From the personal experience of the author, the several outcomes of psychoanalytic treatments at adolescence (from the breakdown to the working-through of their termination) are here examined with reference to the specificity of their criteria and modalities according to that age.
Rather than authentic ends of treatments, what is to be elaborated is the liability of giving the experience of treatment the quality of a good-enough experience within a difference accepted by both partners. Thus the possibility of a return, however uncertain it may be, towards a time and place which the youth will have made his.
The specificity of psychodrama as compared to other kinds of treatment is here questioned and mainly with regards to difficult adolescents. The author shows how the method being original in terms of setting, intervention technique and interpretation and their effects on transference has a major impact and therapeutic efficiency on those adolescents who wouldnÕt use the traditional approach. On top of that, psychodrama appears to be a very useful clinical and metapsychological tool.
The author suggests a detailed analysis of how to set up a true group analytic psychotherapy setting both as far as the preparation and selection of its members, its composition and its first session. Numerous examples are here called forth to illustrate the internal dynamics of the group and the impact of exterior influences.
After having described the specific evolution gone through by both the adolescent and his family, the author presents the choice of the setting for the family therapy. The original approach of an ÇÊintegrated therapyÊÈ is here offered to adolescents with very serious clinical disturbances, associating both individual treatment and family- or couple-treatment.
Resting on the uniqueness of the psychoanalytic process, the author presents the multifold modalities of cure liable to be used with the psychotherapy of adolescents. He analyzes the several implications towards a therapeutic action of the new discoveries on the development of the new born, and on attachment, as well as in the field of neurosciences.
Besides, the author insists on the assessment phase and the best adaptated indications as well as the goals mainly centered on the rehandling of self-reorganization processes through a research on the psychological representations.
The authors claim that psychoanalysis is the best treatment for severely ill adolescents. Their approach is centered on the developmental breakdown having taken place after puberty transformations leading to a pathological state. Such a breakdown prevents the adolescent from integrating gradually the sexually mature body in his psychological reality, thus conditioning a breakdown in his relationship to reality. These adolescents behave in a defensive psychotic behaviour without its being a true and definite psychosis. The developmental breakdown were to be re-lived along the analysis in the form of a ÇÊtransference breakdownÊÈ offered to severely ill adolescents.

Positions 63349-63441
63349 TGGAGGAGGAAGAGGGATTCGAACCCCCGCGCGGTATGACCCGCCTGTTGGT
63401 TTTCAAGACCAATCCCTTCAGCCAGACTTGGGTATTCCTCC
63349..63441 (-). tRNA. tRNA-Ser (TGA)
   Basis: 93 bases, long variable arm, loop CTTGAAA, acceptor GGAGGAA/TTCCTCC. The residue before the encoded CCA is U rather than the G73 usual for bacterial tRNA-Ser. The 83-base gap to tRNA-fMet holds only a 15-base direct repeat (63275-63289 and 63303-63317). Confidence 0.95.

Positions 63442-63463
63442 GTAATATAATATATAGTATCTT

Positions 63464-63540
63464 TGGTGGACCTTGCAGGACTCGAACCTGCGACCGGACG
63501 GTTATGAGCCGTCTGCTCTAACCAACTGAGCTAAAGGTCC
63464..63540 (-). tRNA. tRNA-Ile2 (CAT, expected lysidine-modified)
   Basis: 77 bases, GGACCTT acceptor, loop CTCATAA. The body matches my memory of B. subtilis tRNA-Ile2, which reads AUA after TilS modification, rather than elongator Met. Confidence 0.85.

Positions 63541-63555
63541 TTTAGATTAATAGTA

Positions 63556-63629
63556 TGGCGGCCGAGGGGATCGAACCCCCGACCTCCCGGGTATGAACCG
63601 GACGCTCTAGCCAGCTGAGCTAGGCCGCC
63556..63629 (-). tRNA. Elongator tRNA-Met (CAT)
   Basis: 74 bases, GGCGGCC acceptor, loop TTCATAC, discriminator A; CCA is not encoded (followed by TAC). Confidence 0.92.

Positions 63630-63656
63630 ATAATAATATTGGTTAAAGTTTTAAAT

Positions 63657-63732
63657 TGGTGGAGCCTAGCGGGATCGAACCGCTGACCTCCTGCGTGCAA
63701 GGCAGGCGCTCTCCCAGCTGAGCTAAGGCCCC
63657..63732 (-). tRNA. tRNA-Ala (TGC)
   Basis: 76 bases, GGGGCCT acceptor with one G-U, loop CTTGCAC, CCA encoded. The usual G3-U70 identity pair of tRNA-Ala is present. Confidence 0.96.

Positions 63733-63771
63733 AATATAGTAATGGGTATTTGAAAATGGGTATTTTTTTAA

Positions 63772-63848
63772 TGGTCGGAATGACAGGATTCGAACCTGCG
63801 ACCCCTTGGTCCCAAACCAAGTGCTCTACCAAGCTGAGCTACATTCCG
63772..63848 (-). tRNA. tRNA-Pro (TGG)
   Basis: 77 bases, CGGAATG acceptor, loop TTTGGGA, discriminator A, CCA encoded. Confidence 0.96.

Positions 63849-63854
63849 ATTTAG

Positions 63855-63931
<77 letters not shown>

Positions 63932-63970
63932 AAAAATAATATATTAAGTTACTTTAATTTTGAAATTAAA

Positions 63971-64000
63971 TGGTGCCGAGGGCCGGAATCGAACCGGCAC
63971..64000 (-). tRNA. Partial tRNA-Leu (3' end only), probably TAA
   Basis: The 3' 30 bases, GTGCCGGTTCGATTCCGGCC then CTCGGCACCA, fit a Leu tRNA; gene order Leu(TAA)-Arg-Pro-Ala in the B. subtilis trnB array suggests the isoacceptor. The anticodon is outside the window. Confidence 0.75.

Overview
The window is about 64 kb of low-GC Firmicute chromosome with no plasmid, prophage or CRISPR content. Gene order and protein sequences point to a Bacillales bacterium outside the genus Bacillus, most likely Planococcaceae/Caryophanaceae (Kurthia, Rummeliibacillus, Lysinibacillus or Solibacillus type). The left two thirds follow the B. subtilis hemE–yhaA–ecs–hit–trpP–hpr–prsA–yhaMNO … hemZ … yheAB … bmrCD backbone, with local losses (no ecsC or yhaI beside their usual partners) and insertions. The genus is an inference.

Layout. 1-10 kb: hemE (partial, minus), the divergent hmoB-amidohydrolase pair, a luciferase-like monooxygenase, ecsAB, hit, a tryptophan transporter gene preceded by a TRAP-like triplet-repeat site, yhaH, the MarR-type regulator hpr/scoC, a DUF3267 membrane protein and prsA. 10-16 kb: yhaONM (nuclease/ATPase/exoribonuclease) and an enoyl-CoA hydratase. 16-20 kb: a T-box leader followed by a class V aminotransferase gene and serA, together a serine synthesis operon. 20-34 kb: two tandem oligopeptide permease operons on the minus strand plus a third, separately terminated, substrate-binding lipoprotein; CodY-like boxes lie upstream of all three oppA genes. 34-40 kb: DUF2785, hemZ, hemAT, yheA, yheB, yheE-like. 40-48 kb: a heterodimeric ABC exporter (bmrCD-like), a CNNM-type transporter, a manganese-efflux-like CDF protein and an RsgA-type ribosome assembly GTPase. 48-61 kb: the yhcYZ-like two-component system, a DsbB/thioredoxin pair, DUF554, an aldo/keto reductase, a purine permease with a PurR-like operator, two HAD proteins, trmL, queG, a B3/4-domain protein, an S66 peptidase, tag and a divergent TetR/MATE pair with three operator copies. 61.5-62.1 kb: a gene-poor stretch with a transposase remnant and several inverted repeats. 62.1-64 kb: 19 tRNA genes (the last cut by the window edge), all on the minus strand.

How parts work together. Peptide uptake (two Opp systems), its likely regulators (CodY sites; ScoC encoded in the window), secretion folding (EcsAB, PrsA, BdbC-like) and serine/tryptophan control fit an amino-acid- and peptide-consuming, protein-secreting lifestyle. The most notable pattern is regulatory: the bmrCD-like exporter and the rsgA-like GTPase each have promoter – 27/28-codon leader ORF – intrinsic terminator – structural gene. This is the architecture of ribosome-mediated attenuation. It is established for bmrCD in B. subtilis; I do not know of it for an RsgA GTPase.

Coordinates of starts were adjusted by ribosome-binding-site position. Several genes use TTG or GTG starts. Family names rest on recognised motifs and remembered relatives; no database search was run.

Several modalities of the psychoanalytic treatment of adolescents exist, yet it necessary to be aware of both their limitations and advantages in order to orientate young patients in the best way possible.
The orientation rests on the assessment of the psychological functioning, it follows a goal that should be reached by means of the chosen treatment (traditional cure, individual psychotherapy, group or family therapy, psychodrama). Such are the general principles adopted by the author in his paper.
Lacan never isolated adolescence as a concept as such.
Only for the past few years did some of his followers start some new pondering over the metapsychological status of adolescence. The creation of the Institute of Psychoanalysis of Adolescence, i.e. ÇÊLe BachelierÊÈ, evidences their demands for a theoretical approach of adolescence and for the necessary training of such analysts.
Both differences and resemblances between FreudÕs and KleinÕs theories on infantile sexuality will here illustrate the vision their followers have on adolescence.
Even if theoretical positions diverge, they may become richer for a better understanding of adolescent processes and their pathologies. The author here gives an example of such a situation by quoting the importance of Moses and Eglé LauferÕs theoretical points of views on the breakdown and experience of bodily transformations at adolescence and of those of the post-KleiniansÕ about the projective and introjective identification processes and the analysis of unconscious fantasies dealing with introjected objects.
In order to answer such a question, the author wishes to ponder over the evolution of the specificities of both children and adolescents in the past fifteen years in the Western countries and in France in particular. She concludes in stressing a progressive wiping out of the several specificities of the latency period, of puberty and of the second period of adolescence. Such a conclusion is loaded with consequences since it questions in a totally new approach the whole erection of repression and biphasism of post-Oedipian identifications as they were described by Freud.
From the point of view of the present training of the psychoanalyst roughly speaking, she suggests that the pattern of child psychoanalysis should remain the princeps pattern, thus being followed by adolescent psychoanalysis without opposing the one to the other in any other way but the very psychological structures of the subjects to which such patterns are meant to refer.